They were popular and fiery field-preachers, but they had also retained an equally fiery anti-popery. Their millenarian tendencies and interpretation of the French Revolution as prefacing the downfall of the Antichrist finds rather strange echoes in Tone’s apparently rational writings. As with the equally sectarian millenarianism of the Catholic Defenders, one might wonder how such extremes would have been kept in check had the 1798 rebellion succeeded.
He was involved in the Gothic revival in, for example, stained glass. In textiles, he was both a weaver and a dyer –both the technical and the aesthetic aspects of his work are of interest. He was a businessman and manufacturer, and founded a successful company, Morris & Co. He combined his publishing and entrepreneurial expertise to become one of the most important private printers of the modern era. He was a noted translator.
Like his Oxford tutor Jowett’s, the real Hopkins’s sexual impulses were almost exclusively concerned with his own sex. His mid-1860s adolescent list of sins, recorded for confessional purposes to Canon Liddon and Dr Pusey, his High Church Oxford mentors, with fastidious self-disgust in that puritanical era, nowadays often looks comic (“folly about a sugar-plum”). He looks at “tempting pictures” in Once a Week, sections of the wrong kind of novel, suggestive words in a dictionary and medical diagrams.
The transferability of postmodern discourse, and its endless repetition over recent decades in academic essays, papers, dissertations, articles, talks and books, throws its usefulness into question in a way not intended by its adherents; it may also induce in the reader an impatience that cannot simply be ascribed to intellectual conservatism, the kind of impatience that would arise if every news programme or sports commentary had to be preceded by a fifteen-minute homily on the indefinability or impossibility of objective truth.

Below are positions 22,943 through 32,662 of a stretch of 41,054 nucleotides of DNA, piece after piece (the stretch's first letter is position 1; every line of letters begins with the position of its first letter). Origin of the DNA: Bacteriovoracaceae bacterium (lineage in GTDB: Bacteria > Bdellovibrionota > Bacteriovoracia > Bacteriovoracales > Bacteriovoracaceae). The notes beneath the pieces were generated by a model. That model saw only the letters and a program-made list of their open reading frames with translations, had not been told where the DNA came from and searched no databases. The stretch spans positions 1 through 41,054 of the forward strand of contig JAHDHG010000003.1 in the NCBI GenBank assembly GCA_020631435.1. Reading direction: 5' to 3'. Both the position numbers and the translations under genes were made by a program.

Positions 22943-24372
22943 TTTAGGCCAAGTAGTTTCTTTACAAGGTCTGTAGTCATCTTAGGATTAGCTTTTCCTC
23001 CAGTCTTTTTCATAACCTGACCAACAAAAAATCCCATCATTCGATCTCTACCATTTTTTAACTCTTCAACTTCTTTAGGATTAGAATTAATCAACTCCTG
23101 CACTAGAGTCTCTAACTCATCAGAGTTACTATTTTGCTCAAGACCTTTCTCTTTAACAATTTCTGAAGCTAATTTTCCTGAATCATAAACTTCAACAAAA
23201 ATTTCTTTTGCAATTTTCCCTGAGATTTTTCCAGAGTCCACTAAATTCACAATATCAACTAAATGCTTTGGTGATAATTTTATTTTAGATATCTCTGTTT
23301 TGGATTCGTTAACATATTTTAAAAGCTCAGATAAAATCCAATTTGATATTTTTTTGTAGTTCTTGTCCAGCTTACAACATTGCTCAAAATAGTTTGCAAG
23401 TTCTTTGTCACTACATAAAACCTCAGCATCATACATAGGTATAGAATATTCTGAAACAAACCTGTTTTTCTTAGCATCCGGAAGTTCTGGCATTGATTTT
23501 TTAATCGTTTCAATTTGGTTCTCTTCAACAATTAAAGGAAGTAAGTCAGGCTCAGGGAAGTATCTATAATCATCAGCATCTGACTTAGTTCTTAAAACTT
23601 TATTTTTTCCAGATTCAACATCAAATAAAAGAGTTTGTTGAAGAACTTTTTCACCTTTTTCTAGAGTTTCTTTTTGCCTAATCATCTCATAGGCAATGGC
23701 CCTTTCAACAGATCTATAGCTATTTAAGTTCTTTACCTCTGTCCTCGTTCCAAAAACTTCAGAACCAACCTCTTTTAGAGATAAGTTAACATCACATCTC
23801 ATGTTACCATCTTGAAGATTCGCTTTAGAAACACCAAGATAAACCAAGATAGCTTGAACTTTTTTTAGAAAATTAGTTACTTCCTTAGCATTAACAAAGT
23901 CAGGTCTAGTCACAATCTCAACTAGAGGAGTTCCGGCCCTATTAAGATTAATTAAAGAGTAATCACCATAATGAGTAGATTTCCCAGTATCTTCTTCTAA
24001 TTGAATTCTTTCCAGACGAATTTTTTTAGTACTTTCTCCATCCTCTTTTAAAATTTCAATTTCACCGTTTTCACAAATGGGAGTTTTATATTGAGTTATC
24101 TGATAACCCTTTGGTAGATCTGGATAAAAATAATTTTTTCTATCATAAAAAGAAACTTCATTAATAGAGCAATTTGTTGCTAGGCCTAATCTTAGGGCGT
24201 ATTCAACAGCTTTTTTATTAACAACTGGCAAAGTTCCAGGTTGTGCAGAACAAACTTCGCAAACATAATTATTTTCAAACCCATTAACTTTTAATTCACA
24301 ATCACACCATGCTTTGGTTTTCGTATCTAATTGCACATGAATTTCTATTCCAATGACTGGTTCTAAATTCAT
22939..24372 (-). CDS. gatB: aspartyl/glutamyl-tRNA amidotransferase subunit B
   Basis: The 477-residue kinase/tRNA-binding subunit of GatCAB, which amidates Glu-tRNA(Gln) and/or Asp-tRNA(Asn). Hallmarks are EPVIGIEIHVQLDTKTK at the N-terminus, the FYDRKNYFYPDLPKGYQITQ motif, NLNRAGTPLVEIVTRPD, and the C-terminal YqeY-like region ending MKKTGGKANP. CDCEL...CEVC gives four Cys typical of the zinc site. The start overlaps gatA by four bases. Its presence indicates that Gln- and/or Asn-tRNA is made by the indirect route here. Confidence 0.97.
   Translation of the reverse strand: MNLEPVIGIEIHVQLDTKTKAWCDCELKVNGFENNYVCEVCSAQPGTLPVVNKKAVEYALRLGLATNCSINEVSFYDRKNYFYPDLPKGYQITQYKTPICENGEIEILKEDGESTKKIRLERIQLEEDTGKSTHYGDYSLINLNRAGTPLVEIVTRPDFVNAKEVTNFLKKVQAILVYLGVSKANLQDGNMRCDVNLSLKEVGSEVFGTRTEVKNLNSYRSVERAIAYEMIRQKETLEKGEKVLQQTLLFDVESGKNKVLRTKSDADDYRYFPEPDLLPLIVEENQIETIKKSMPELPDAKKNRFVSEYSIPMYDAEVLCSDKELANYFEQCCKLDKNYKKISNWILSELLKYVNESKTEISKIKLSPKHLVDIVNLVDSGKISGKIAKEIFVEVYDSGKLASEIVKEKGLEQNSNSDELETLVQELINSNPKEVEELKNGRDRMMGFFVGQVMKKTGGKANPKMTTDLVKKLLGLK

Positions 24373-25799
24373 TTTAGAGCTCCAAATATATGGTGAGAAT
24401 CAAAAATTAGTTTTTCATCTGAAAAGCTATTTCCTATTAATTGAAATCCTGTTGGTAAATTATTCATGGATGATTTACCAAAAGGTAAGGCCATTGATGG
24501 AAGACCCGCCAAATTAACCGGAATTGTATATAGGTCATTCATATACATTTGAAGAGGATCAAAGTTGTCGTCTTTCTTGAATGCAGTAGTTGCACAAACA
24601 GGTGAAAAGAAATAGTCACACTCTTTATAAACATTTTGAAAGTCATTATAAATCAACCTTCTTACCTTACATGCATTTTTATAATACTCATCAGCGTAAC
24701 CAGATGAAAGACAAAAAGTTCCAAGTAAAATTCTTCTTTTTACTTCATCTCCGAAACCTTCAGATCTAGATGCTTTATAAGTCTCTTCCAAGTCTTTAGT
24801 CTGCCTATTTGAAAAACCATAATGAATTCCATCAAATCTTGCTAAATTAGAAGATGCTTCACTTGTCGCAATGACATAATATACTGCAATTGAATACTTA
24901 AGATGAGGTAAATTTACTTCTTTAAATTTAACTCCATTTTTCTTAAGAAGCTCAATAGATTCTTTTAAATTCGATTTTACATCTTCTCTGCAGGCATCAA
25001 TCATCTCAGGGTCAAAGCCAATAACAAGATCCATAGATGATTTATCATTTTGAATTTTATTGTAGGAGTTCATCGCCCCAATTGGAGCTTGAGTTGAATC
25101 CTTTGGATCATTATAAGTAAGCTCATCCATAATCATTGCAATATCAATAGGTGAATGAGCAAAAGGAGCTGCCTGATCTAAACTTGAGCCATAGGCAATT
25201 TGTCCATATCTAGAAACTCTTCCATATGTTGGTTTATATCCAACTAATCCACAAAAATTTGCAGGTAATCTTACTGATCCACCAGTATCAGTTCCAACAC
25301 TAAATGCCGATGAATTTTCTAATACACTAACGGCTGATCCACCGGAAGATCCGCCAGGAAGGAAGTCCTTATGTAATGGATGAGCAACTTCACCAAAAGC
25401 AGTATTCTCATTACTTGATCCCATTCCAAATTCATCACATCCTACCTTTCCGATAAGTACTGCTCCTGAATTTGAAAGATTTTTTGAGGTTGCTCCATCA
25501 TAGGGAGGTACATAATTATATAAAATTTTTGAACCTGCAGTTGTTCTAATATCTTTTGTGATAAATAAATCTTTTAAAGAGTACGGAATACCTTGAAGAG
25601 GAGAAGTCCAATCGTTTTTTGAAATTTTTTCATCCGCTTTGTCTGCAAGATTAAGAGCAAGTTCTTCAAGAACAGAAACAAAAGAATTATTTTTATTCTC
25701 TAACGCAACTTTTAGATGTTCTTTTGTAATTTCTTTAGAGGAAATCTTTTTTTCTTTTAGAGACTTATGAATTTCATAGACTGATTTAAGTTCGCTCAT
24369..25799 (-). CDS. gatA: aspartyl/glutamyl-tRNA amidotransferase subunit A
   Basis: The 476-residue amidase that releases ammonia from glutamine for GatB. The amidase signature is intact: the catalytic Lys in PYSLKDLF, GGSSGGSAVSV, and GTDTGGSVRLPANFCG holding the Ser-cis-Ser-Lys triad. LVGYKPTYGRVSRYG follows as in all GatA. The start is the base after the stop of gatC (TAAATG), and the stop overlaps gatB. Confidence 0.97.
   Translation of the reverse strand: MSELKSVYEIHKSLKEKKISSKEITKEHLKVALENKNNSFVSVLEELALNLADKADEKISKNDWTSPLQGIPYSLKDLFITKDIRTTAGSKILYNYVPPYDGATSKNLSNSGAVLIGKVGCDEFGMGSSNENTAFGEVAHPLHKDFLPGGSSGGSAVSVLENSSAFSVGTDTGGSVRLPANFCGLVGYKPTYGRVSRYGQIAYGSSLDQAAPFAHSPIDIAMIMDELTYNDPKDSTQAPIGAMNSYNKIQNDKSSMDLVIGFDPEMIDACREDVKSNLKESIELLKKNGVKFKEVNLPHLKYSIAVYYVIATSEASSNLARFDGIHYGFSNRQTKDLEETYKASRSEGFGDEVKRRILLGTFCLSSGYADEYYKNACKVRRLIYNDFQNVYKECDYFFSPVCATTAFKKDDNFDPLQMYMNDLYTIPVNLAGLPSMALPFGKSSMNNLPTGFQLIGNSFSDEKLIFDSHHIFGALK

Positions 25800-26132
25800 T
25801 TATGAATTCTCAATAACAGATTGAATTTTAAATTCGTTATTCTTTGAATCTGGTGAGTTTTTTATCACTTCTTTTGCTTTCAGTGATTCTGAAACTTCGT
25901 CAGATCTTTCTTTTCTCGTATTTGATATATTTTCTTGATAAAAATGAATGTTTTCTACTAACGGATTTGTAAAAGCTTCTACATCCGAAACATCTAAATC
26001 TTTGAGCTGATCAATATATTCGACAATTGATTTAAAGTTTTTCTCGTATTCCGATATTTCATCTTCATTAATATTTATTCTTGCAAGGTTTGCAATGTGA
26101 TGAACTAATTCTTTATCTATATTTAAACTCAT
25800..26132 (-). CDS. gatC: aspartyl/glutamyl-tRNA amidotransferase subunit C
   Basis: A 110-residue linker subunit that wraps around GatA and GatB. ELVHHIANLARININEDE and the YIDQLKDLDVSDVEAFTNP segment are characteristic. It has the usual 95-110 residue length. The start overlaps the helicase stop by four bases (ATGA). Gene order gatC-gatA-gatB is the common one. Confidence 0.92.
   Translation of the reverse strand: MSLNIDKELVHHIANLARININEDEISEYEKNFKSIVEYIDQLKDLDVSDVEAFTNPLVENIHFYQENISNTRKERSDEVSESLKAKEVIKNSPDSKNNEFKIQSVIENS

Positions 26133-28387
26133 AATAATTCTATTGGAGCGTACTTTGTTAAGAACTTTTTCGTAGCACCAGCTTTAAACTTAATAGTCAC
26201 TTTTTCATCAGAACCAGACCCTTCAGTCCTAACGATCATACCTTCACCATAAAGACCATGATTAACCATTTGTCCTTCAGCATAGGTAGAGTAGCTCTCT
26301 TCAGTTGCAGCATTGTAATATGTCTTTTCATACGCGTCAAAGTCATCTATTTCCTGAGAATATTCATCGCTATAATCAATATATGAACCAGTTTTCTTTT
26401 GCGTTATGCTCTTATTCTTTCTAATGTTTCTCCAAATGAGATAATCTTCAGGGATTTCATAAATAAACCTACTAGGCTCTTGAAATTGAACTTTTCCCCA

A union of solidarity will never work if some people retire at sixty-seven and others at fifty-five or sixty; if some duly pay their taxes and others do not; if some increase their competitiveness while others do not; if some save while others amass increasing debt. Recent events will either lead to a profound encroachment on member state sovereignty, or the actions taken will not work. In the latter case, the euro as a common currency will also cease to function.
My work meant that I travelled fairly frequently with Garret and Joan and he would often extend an invitation to dinner. These affairs were always convivial but also intellectually stimulating occasions. In private I found him to be extraordinarily humble about himself, often disclaiming any expertise about matters on which he was much better informed than the rest of us. He listened to the opinions and concerns of literally every person, no matter how lowly he or she might feel themselves to be.
Italians are famous for their campanilismo, a word which literally means “attachment to one’s own bell tower”, and is a lyrical way of describing provincialism or localism in a nation with hundreds of medieval towns and cities, each with its own highly developed urban culture and distinct local customs. They are also notorious for their lack of understanding and blatant stereotyping of each other.
When democracy arrived in full force in Paris in 1848, Tocqueville led the assault on its pretensions. No universal tendency was going to have its way there. It could go tend elsewhere. A good war would stop it; bring the artillery on to the streets and let the army behave as though it were in Algeria.
Yes, there has been a paucity of bold political leadership in Europe. However, in the almost four years since the onset of the international credit crunch, Ireland has managed only a number of baby-steps in the area of overdue structural reform and the citizens in Europe’s well-governed countries have been given no compelling reasons to believe we have fundamentally mended our past profligate ways.